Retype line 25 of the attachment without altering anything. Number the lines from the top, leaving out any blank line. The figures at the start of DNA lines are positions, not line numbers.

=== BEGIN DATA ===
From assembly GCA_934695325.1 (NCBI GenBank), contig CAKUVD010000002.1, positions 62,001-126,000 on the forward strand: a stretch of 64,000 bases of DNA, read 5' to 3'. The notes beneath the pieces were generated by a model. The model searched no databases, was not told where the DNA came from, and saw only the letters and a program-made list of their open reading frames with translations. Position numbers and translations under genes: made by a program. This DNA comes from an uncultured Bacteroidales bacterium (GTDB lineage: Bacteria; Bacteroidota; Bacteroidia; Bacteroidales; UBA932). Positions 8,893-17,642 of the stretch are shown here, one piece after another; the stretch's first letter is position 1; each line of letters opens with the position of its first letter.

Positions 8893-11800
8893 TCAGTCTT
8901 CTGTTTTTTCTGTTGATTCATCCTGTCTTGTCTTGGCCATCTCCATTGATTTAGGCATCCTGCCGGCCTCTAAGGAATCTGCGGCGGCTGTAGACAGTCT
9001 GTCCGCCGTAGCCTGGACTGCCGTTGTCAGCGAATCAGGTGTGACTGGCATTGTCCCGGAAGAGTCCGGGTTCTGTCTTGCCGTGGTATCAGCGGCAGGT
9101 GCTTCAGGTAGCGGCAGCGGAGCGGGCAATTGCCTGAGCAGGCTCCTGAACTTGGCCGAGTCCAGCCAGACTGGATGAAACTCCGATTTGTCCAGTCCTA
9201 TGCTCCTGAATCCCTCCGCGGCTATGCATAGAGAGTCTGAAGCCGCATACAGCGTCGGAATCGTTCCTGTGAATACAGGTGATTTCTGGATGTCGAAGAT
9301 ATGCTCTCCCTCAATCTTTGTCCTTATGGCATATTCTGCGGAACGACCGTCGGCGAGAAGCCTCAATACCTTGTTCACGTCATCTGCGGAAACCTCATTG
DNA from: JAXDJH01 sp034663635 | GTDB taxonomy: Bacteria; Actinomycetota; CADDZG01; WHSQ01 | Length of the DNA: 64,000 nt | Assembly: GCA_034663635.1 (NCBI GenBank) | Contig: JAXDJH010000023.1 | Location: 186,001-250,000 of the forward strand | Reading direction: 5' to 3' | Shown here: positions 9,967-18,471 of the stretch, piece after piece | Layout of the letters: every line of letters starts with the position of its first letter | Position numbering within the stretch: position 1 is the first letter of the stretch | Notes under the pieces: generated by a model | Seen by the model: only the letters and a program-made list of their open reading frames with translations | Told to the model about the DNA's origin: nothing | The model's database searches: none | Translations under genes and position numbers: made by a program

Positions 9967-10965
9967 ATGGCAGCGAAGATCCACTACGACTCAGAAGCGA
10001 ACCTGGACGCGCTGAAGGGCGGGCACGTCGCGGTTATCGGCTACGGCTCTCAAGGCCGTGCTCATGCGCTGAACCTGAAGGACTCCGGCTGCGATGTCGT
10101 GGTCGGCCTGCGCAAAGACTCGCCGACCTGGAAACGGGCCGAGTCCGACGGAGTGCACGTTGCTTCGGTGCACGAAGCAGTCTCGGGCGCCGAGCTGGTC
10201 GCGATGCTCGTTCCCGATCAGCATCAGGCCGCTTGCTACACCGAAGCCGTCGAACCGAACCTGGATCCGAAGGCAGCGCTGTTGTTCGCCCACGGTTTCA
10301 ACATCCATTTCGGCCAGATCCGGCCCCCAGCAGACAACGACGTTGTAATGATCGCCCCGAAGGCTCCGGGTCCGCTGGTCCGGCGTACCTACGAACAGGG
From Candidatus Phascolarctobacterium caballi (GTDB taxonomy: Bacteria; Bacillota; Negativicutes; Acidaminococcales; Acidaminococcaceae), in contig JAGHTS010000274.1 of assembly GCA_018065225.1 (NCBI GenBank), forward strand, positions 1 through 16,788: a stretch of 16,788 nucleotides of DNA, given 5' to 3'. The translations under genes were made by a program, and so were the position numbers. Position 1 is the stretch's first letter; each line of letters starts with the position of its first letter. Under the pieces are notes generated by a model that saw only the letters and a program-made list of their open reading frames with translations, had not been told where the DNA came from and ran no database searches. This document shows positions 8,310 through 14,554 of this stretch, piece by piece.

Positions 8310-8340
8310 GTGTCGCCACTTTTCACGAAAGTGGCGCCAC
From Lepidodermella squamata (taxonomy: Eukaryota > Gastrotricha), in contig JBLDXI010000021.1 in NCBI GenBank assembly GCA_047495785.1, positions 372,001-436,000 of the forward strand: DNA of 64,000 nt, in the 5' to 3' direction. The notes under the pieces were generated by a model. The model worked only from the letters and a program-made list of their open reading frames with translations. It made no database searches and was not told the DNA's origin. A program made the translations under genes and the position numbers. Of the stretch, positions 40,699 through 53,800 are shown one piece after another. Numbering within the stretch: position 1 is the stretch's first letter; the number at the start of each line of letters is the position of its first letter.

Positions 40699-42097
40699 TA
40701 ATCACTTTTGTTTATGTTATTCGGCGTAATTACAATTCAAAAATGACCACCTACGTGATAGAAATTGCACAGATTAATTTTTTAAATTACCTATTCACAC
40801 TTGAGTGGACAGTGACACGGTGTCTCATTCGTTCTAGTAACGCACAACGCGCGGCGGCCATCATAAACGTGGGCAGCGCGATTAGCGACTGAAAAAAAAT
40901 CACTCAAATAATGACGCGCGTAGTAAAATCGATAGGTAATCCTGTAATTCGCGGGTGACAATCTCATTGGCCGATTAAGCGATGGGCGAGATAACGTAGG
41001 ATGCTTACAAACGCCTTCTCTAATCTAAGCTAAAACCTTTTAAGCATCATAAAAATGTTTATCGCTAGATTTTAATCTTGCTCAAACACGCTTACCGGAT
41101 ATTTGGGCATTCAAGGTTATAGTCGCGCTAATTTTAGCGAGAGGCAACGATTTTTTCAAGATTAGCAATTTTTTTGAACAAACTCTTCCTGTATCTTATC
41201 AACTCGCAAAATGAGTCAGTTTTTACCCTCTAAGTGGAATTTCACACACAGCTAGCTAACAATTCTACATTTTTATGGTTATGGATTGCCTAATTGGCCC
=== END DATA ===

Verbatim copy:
41001 ATGCTTACAAACGCCTTCTCTAATCTAAGCTAAAACCTTTTAAGCATCATAAAAATGTTTATCGCTAGATTTTAATCTTGCTCAAACACGCTTACCGGAT